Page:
The Mays Fight: A Reappraisal of a Neglected Action
In 1861 a small Confederate detachment from Fort Davis engaged a band of Mescalero Apaches in a brief but deadly confrontation in the Big Bend. A lone non-Indian survivor escaped prior to the battle’s conclusion but could not provide much detail about the encounter. A summary of this poorly documented and enigmatic event is provided, along with inferences concerning the battle location and ultimate fate of the participants’ remains. When viewed in a broader context, this seemingly minor skirmish may have greater historical significance than previously ascribed by scholars.
Mexico 1910-1920: The Lost Revolution
A series of oral interviews and manuscripts provide significant insight into the attitudes of inhabitants of northern Mexico toward General Francisco Villa during and after the Mexican Revolution. Opposing viewpoints held by members of the gentry and peasantry are particularly evident among interviews that address Villa’s assassination in 1923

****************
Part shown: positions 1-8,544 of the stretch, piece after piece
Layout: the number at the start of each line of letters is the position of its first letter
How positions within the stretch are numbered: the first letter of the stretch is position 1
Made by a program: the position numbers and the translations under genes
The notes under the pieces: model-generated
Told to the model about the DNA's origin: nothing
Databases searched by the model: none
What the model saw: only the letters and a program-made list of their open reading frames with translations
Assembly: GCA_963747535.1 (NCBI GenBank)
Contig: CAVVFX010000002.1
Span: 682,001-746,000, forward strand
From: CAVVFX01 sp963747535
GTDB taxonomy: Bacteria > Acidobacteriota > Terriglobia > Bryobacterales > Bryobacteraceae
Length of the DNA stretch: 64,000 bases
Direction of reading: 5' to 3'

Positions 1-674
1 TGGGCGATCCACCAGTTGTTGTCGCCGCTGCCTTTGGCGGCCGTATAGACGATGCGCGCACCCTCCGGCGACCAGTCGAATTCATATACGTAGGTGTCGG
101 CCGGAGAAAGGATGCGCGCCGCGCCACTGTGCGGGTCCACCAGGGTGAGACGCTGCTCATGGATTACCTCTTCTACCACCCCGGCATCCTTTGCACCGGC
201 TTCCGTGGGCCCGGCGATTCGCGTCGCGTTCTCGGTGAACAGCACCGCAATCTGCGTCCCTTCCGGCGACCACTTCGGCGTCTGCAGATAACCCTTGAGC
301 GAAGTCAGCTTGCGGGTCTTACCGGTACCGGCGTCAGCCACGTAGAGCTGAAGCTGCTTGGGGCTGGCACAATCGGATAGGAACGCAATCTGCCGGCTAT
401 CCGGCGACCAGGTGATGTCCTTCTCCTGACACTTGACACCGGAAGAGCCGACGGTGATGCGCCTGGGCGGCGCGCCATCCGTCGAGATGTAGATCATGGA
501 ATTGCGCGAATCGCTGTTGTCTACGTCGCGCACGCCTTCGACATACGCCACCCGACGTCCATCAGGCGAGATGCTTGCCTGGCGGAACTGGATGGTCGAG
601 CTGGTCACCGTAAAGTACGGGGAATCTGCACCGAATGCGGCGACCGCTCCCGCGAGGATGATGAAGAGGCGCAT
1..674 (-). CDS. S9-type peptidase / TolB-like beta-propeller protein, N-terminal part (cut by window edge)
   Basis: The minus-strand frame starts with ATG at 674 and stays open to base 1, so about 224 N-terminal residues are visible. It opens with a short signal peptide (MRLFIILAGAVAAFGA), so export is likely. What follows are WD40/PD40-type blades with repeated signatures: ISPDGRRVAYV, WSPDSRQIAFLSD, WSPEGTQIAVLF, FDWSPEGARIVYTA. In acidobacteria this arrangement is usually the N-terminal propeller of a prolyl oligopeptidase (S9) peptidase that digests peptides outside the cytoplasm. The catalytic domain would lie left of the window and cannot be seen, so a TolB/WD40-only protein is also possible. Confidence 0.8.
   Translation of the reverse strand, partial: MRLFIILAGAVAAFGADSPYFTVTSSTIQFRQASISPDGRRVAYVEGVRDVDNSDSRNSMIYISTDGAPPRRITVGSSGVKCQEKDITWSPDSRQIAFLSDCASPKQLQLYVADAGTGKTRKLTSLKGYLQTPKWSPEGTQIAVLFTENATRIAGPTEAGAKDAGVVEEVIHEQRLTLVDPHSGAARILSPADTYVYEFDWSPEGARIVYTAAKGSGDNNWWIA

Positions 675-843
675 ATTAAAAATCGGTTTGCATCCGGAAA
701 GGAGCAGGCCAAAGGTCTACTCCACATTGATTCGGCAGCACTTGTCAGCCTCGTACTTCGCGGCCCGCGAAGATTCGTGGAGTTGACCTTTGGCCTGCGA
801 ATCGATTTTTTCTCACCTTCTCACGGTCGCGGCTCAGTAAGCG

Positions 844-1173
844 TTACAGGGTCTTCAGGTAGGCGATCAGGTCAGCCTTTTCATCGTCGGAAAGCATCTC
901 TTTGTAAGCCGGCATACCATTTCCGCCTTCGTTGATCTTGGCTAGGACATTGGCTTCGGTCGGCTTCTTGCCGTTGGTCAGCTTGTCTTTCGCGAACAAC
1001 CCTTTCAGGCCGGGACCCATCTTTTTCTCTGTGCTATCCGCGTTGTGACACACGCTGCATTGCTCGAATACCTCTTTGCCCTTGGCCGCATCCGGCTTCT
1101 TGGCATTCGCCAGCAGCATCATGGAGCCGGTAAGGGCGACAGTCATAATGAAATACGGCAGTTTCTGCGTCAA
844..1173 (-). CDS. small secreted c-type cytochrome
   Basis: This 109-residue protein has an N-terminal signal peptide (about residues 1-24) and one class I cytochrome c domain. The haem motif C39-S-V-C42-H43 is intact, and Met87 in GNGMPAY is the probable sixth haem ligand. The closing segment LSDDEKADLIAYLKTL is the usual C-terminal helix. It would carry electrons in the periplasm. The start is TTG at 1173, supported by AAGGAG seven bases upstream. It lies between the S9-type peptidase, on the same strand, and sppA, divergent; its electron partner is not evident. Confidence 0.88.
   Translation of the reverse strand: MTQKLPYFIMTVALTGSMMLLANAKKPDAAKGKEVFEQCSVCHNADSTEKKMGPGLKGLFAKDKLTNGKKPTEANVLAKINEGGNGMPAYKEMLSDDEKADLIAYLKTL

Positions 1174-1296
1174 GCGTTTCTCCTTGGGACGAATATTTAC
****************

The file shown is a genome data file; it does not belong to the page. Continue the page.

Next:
A Short History of Pecos Spring
Pecos Spring in Pecos County near Sheffield, Texas, was a major source of fresh water during prehistoric and historic periods. Located roughly halfway between San Antonio and El Paso, the spring provided welcome relief for travelers along the historic Lower Road, as well as for roving Comanches and other Native American bands who made travel across west Texas a dangerous proposition.
The Development of a City Preservation Plan Based on the Historical Analysis of Urban Settlement Patterns in Laredo, Texas
The bicultural development of Laredo, from a small Spanish settlement to a bustling metropolitan city, is evident in its urban landscape. Central to the urbanization of Laredo was the development of a grid pattern based on the Spanish plaza settlement system. Another element which strongly influenced the city’s development was the establishment of barrios, or enclaves, fueled by the early twentieth century oil and gas boom coupled with a major migration northward during the Mexican Revolution. The Historic Preservation Plan addresses the regulatory, technical, and financial strategies essential to the preservation of historic commercial and residential areas.
Characteristics of Big Bend Mining Towns, 1885-1920